UNIC Harare unveils Shona and Ndebele versions of the Universal Declaration of Human Rights (UDHR)
On 12 February, 2015, UNIC Harare unveiled local language versions of the Universal Declaration of Human Rights. The event was officiated by the UNIC Harare Director and UN Resident Coordinator, Mr Bishow Parajuli in the UNIC library, where framed copies will remain a permanent feature.
Speaking at this event Mr Parajuli said the event was the “beginning of a long journey.”
“We have only managed to translate the Declaration into two Zimbabwean languages while the Constitution of Zimbabwe recognizes 16 national languages. Together, we will surely get there where our Zimbabwean children and youth will have the opportunity to read the articles of the Declaration in their own mother tongue and apply them in their lives and for the benefit of their communities,” he said.
Mr Parajuli commended the Government of Zimbabwe for its commitment to promote human rights. He cited the Government’s adoption of “a progressive, people centred and rights-based constitution,” saying this was a key milestone in Zimbabwe’s human rights history.
Likewise, Zimbabwe’s participation for the first time in the Universal Periodic Review of Human Rights, where it accepted and has since been working to implement 130 recommendations made through the UN Human Rights Council is another key milestone.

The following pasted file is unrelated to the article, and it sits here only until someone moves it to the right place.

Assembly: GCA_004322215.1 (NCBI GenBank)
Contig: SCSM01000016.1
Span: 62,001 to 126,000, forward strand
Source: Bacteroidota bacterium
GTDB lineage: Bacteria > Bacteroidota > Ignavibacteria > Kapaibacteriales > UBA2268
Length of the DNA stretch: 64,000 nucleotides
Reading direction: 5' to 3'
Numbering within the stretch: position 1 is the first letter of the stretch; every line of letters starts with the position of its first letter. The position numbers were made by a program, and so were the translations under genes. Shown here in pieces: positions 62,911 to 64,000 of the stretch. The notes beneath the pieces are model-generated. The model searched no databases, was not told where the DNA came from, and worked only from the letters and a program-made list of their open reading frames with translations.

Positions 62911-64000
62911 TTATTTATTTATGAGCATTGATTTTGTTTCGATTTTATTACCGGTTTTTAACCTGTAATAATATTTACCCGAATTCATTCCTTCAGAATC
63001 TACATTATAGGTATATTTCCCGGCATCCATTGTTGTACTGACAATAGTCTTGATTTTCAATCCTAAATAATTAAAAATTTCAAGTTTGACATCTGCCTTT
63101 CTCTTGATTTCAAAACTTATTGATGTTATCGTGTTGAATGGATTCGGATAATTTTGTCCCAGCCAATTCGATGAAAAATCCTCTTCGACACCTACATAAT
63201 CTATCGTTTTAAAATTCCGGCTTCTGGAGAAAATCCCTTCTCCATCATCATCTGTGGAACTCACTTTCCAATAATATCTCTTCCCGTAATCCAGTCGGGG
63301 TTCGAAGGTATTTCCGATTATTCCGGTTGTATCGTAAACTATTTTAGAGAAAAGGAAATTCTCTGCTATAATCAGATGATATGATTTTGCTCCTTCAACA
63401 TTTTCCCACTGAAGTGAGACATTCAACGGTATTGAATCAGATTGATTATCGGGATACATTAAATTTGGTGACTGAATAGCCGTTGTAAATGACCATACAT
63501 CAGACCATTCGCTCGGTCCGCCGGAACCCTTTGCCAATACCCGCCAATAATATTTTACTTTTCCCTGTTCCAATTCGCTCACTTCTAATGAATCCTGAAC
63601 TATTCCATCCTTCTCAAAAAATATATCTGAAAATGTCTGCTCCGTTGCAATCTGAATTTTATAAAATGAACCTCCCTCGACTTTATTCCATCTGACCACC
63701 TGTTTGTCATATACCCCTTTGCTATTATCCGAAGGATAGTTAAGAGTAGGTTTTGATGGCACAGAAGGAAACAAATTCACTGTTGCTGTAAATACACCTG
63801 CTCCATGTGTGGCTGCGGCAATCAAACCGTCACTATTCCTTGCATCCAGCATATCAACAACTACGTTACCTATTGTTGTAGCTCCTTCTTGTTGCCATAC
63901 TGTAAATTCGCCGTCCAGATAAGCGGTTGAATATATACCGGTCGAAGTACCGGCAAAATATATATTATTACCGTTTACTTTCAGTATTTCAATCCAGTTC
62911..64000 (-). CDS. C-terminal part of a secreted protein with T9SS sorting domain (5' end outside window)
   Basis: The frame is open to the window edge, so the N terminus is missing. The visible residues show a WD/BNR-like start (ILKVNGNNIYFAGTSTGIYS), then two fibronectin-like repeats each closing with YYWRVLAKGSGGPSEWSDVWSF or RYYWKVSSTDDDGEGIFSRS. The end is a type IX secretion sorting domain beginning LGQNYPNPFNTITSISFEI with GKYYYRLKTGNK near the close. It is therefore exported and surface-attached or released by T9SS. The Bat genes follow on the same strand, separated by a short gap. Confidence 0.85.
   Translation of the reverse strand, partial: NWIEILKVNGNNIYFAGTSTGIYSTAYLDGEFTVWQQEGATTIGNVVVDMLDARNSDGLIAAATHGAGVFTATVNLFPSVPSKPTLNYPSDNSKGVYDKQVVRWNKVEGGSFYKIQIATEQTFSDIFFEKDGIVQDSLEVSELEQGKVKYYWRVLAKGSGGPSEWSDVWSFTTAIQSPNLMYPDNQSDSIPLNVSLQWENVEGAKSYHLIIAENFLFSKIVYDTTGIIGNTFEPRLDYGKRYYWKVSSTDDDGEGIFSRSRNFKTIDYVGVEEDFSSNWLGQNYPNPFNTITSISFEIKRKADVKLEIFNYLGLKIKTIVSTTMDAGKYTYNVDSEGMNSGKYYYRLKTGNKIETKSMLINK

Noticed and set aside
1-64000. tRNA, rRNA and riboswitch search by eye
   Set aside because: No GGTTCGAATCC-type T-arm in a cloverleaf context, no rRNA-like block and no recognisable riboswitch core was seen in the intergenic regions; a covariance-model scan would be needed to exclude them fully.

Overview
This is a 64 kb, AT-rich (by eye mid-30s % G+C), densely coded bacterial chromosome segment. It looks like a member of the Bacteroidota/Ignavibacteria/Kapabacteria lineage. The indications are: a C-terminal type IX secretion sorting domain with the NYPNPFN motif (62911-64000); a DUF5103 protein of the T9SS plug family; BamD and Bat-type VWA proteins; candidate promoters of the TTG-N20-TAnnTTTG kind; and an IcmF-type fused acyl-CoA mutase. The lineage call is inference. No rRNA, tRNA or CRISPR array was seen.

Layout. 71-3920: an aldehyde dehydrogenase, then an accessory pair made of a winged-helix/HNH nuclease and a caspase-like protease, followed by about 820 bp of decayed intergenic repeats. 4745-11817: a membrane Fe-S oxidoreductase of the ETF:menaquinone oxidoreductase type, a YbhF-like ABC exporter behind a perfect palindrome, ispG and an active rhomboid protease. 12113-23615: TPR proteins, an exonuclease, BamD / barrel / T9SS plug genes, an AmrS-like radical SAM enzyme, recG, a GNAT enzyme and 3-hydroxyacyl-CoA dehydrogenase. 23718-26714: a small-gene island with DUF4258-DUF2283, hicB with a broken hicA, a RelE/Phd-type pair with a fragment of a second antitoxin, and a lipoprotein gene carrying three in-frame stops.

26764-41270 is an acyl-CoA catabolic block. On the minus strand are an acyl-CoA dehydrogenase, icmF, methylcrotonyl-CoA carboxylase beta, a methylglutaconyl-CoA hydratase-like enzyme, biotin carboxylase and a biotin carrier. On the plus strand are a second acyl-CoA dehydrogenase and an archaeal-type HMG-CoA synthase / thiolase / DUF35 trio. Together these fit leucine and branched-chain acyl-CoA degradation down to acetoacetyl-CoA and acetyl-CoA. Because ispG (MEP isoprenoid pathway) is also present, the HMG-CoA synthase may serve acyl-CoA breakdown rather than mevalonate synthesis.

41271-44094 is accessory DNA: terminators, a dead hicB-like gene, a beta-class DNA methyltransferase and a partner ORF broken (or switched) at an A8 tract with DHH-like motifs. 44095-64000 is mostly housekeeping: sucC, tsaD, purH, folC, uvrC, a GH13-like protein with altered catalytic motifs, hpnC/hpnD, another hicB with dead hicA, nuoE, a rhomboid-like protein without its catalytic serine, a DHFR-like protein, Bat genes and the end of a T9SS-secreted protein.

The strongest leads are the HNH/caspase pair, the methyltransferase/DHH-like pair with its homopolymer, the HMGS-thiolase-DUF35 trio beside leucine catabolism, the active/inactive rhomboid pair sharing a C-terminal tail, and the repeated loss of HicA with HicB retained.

The UPR is a global process which allows for all countries to mutually review their human rights achievements and challenges every four years.
Mr Francis Munhundiripo, Principal Administrative officer in the Ministry of Foreign Affairs said the unveiling came at the right time given that Zimbabwe’s new Constitution recognizes 16 local languages as official languages. He expressed the hope that UNIC and the Zimbabwe Human Rights Commission (ZHRC) would work together to translate and disseminate the document into the other official languages.
Speaking at the same occasion, the Chairperson of the Zimbabwe Human Rights Commission Mr Elasto Mugwadi said the launch is an important landmark in the development of fundamental human rights awareness as henceforth, Ndebele and Shona speaking people in this country will be acquainted with the Universal Declaration of Human Rights couched in their mother tongue.”
He said it is our obligation to “bring the awareness of the generality of humankind to their entitlement to these rights and freedoms through various methods including teaching, education and information dispensation in languages which people understand and converse in.”
Following the Launch, UNIC will work with a cross-section of organizations to disseminate the local language versions of the declarations.